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Fig 4. Confocal and EM analysis of the polarized cell division process of C. trachomatis serovar L2.

(A) HeLa cells were infected with C. trachomatis and fixed at 13 hours post-infection. Following permeabilization, the cells were incubated with rabbit polyclonal antibodies against Hsp60 (blue) and goat polyclonal antibodies against MOMP (green) followed by goat anti-rabbit IgG conjugated to Alexa Fluor 633 and donkey anti-goat IgG conjugated to Alexa Fluor 488 secondary antibodies. The cells were then washed prior to confocal analysis. Arrowheads in A point to sites of polarized growth in cells undergoing the second round of division. (B and C) Alternatively, cells were fixed at 17 hours post-infection and processed for transmission electron microscopy. Black arrows in B and C point to cells undergoing polarized cell division. (D) Model depicting the morphological changes that occur during the primary differentiation and the initial cell division of C. trachomatis are illustrated. The localization of MOMP (green), Hsp60 (blue), and sphingomyelin (red) is shown. The distribution of sphingomyelin has not been determined in the two earliest intermediates in this model (left hand side of D). The chlamydial membrane is depicted by a dashed line in these intermediates. White bar in A is 0.5μ. The black bars in B and C are 1μ.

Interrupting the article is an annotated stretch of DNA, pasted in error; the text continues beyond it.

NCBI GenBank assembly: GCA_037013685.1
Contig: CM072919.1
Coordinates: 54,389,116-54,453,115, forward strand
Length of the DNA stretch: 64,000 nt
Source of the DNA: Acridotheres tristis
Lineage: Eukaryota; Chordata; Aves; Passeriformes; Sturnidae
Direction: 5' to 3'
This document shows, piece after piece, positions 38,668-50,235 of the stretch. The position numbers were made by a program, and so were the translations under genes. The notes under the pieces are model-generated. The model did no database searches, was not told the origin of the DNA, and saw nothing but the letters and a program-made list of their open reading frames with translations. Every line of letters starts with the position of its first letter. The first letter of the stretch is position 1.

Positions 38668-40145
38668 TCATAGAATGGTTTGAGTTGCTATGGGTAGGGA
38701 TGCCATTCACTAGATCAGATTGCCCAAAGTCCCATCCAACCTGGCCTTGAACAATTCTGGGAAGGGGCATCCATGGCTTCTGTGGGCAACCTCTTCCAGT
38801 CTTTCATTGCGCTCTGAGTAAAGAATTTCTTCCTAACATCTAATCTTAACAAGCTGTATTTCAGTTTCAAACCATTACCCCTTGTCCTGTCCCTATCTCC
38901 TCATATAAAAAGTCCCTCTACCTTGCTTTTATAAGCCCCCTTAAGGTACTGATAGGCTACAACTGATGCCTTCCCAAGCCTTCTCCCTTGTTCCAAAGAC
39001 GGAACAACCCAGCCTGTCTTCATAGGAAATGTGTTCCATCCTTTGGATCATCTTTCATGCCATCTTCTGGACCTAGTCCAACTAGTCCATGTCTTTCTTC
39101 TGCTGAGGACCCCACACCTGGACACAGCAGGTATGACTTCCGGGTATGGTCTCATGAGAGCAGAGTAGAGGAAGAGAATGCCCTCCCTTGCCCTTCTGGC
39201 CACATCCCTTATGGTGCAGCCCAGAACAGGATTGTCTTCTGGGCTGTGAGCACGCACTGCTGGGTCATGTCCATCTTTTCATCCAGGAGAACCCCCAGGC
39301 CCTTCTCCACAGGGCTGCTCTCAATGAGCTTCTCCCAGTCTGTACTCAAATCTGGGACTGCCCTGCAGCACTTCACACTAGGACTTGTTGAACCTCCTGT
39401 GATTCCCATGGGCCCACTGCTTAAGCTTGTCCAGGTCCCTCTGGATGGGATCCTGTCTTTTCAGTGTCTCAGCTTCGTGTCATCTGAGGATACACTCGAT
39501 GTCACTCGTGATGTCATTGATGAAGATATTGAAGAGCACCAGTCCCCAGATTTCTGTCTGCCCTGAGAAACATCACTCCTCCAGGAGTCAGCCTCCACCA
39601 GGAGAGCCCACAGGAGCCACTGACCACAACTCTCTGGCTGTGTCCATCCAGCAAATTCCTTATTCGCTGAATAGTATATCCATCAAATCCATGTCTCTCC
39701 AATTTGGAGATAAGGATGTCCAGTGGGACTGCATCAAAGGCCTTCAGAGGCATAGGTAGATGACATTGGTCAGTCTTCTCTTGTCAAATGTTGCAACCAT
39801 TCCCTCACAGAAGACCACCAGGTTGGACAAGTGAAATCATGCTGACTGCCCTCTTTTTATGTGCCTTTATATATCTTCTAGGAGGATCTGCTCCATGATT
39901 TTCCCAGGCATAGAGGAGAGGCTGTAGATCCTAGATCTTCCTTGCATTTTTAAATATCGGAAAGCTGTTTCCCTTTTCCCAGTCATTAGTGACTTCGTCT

https://doi.org/10.1371/journal.ppat.1005822.g004

Additional analyses were carried out to determine if we could document this polarized division process using conventional transmission electron microscopic techniques. The EM images in Fig 4B and 4C, which show portions of inclusions in infected cells at 17 hours post-infection, illustrate cells that appear to be undergoing polarized cell division. The cells marked with arrows in Fig 4B contain electron dense material in their putative daughter cells consistent with our observation that the bacterial chromosome almost entirely fills the cytosol of the nascent daughter cell (Fig 2A). An additional cell that appears to be undergoing polarized division is shown in Fig 4C. The membrane of the putative daughter cell (marked by arrow in Fig 4C) exhibited different staining properties than the remainder of the cell. Although the basis for this differential staining is unclear, it may reflect the polarity of cellular proteins we observe in dividing RBs by confocal microscopy. While we cannot rule out that the polarized cell division intermediates shown in Fig 4B and 4C are simply a consequence of the plane of section through dividing C. trachomatis, EM studies of other investigators have also documented C. trachomatis undergoing what appears to be polarized cell division [18,19]. S1C Fig contains a magnified version of the cell marked by an arrow in Fig 4C adjacent to magnified versions of the cell division intermediates marked by asterisks in Figs 2A and 3B. The very similar morphologies of these cells lead us to propose that the polarized cell division intermediates detected in our EM studies and those of others arose by the process illustrated in the images in Figs 2 and 3. These early steps in chlamydial differentiation and cell division are illustrated in the model in Fig 4D.